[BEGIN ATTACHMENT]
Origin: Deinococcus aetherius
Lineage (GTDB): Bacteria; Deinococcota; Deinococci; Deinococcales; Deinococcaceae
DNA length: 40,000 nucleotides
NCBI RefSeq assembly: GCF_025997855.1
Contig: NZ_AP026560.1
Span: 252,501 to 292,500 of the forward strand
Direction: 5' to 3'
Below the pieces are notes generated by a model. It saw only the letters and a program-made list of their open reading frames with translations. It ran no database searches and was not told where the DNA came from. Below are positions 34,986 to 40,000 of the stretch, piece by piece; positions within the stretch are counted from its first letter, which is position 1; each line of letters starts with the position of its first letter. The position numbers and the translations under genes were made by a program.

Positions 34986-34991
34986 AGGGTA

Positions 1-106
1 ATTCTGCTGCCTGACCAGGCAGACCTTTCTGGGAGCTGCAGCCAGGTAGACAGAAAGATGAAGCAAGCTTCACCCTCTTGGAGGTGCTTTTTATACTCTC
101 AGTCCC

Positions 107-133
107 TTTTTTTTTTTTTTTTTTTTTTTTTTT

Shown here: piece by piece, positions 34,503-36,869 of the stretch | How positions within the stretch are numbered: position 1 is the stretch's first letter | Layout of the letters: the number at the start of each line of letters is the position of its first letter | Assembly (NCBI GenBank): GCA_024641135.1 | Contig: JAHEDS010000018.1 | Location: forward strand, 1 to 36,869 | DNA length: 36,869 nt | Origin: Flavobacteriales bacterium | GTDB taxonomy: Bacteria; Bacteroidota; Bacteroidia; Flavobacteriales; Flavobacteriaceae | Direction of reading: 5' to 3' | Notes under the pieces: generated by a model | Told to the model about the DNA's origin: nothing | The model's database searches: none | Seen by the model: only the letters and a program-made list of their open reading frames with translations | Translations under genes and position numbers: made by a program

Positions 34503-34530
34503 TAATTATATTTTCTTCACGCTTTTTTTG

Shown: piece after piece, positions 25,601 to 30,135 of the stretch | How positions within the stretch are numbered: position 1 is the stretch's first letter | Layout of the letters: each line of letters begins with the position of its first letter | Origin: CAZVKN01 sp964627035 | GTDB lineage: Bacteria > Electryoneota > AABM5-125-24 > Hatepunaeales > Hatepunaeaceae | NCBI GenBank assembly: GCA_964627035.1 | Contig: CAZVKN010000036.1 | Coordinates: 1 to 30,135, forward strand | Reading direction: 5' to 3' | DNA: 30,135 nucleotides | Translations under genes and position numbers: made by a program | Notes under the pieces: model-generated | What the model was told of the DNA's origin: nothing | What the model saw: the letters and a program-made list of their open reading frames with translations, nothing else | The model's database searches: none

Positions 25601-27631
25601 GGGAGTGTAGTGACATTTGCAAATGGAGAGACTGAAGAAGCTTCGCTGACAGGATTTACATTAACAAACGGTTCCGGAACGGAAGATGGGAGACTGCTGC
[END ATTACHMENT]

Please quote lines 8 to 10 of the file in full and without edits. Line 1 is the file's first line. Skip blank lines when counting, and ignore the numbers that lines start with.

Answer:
Below the pieces are notes generated by a model. It saw only the letters and a program-made list of their open reading frames with translations. It ran no database searches and was not told where the DNA came from. Below are positions 34,986 to 40,000 of the stretch, piece by piece; positions within the stretch are counted from its first letter, which is position 1; each line of letters starts with the position of its first letter. The position numbers and the translations under genes were made by a program.

Positions 34986-34991
34986 AGGGTA